It wasn’t just Jeff’s big booming voice and sassy attitude that made him the iconic figure of KQIV. Jeff challenged the creative forces in everyone. It would be like a rap thing today – he was able to do something that raised the bar and made everyone around him want to take it up a notch. Great friend!

Larry Scott  --  To me Larry was the “guru” of music. Larry always blew me away with his incredible knowledge of the music and the musicians. He was the gatekeeper of what became an extensive library, and we made him crazy when we did not clean the albums or hold them at the edges. Larry enlightened me to “The Word” – liner notes. He did his best, with mixed results, to keep us from playing forbidden-word cuts and getting busted by the FCC.

Mike Sakellarides  --  Mike called himself the “Crazy Greek.” But, he was crazy like a fox!! Mike was a great friend and full of laughs and kindness. He was the Production Manager for a while and tried to keep ashes out of the equipment and carts labeled with real “extro” information. Mike was very talented on the boards and a true professional among “sloths”!

Norman Flint  --  I think Norman was the real Sergeant Pepper – Norman’s voice was unmistakable and his creative talent was impeccable. I got to know Norman, Carolyn and their daughter Shya, who was a little younger than my daughter Eve. I am sure I have heard Norman over the years on television voice-overs.

Gloria  --  Gloria came in to replace me and Jeff Clarke suggested we all get together. That was a great suggestion! We became fast friends at the time and had some very interesting adventures through the years. Gloria had it all then and she has it all now – I love to hear her on the air. She and Bill are two great people and it has been a pleasure reconnecting!

Other stuff...

KQIV really did deliver the album and concert audience. When artists were in town they would arrange interviews, sometimes in person. I remember looking up one day to see Taj Mahal and the Pointer Sisters walking into our dinky studio. They were opening at the Paramount for John McLaughlin and the Mahavishnu Orchestra. Who was booking these shows? Taj Mahal is one of my favorite artists - we have the same birthday - and the Pointer Sisters were from my hometown of Oakland, California. They were dressed in campy thirties outfits with platform heels, which made the room seem even smaller! They performed “Little Red Rooster.” Mind-blowing!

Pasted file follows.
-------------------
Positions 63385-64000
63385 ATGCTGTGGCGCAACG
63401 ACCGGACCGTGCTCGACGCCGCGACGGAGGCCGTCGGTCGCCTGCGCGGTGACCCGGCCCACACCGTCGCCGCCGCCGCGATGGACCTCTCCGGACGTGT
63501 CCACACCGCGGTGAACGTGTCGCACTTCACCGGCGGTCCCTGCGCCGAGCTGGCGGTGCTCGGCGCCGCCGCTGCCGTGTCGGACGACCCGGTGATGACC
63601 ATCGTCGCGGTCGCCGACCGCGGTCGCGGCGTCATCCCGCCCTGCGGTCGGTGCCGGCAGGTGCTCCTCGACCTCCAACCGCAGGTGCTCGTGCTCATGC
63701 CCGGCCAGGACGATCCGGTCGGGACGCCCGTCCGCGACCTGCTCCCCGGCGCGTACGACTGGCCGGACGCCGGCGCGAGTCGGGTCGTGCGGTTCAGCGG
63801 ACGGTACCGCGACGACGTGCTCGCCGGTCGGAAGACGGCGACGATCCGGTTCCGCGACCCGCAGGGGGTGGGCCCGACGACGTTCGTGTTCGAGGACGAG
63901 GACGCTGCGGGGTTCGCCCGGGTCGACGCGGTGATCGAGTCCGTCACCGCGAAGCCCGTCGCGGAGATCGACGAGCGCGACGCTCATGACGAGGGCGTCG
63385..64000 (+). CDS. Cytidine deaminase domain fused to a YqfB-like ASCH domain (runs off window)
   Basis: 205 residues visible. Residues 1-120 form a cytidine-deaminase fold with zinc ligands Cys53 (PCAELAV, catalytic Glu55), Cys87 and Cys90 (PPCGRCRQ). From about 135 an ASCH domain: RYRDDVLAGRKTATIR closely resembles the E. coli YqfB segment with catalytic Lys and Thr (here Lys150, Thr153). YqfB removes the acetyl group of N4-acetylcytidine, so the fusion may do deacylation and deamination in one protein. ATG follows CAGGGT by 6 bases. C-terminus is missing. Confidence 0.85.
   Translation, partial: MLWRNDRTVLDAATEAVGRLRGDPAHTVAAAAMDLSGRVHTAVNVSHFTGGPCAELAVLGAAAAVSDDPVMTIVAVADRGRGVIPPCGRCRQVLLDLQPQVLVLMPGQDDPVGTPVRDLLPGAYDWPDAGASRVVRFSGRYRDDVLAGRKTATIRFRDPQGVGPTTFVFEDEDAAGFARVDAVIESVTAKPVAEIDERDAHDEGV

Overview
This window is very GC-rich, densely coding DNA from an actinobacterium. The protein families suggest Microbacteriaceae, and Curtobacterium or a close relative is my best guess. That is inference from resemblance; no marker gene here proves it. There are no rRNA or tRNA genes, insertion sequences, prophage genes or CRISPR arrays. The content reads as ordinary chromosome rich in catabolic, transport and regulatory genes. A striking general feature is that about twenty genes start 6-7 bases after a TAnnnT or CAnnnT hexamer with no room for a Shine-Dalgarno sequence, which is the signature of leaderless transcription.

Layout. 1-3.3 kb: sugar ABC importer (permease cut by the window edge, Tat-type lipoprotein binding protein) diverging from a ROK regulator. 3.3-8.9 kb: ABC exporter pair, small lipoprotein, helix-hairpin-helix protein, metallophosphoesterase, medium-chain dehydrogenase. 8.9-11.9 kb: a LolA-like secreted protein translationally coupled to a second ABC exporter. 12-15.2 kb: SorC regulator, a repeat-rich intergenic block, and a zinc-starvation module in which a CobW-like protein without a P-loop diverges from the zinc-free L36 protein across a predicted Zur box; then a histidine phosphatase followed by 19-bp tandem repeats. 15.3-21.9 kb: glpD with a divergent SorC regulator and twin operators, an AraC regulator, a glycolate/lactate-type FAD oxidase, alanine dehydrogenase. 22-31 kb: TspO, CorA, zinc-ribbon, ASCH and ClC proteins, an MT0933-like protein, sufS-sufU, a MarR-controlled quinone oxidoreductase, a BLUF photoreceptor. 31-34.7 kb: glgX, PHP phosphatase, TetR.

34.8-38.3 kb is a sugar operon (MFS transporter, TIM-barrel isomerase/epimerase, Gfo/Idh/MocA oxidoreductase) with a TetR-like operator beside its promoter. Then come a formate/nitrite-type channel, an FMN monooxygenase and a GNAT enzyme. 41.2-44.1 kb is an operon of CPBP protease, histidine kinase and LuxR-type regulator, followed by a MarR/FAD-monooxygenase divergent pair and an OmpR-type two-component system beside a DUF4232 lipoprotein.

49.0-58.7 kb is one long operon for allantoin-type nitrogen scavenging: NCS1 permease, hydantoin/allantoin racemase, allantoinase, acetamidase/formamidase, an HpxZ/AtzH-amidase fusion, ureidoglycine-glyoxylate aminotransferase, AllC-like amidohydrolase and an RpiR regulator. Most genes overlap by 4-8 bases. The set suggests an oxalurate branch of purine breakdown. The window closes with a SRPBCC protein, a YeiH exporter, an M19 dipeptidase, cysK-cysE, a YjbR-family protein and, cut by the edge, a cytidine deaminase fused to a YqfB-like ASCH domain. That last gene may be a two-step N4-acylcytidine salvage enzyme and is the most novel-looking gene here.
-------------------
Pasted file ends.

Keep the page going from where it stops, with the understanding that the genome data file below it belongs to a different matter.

I also had the opportunity to meet and work with Grover Washington, Jr. I was Public Service Director and several artists provided voice-overs for various PSA’s. Washington was playing at the Paramount and came to the station to do a pre-show interview. He also did a spot for the Sickle Cell Anemia Foundation. He was a very talented and classy individual.

Being the only woman on the air at KQIV, I did get a little extra response from some listeners – at Oregon State Prison! That is a real resume builder!!!

This was during the time that Johnny Cash was doing concerts at Folsom Prison and it seemed like a good promotion. It was a fantastic, and yet frightening, experience. We brought in a couple of bands and had to go through a process that was pretty scary for a bunch of hippies. Someone actually did come running back to the car because they forgot to leave their “pipe” at home – tragedy averted! We also took a concert featuring Upepo to the women’s prison. That was more sad than frightening.

We had some great fans - I became good friends with one – Eric, whose last name escapes me at the moment. He actually got married in my back yard in Lake Oswego.

I remember driving to work one freezing night and for some reason I looked at the right time and saw someone lying in the snow. It was a kid that came to the station often and hung out. He was passed out and heavy as hell – I managed to get him into my car and had to call someone to help me get him inside our building. He was suffering from hypothermia, so we wrapped him up and I would check on him all through the night to make sure he was still breathing. In the morning, he got up and stumbled home. Later he told me he was on Angel Dust.

Walter had to get special permission for me to work nights at KQIV since the Elks had “Men’s Night” on Tuesdays. I think it was an updated version of the Little Rascals’ “He-Man Woman Hating Club.” They didn’t want me downstairs when they had the strippers. I had to get clearance to go to the restroom when they had Men’s Night. Every Tuesday night I would hear some naked girls tromping up the spiral staircase and some Elk would want me to give them a tour of the station.

Every once in a while, the Elks would have a “formal.” I can’t remember who helped me – but I remember cooking a bunch of turkeys in the Elks Lodge kitchen and I had to run down throughout my shift and check on the turkeys.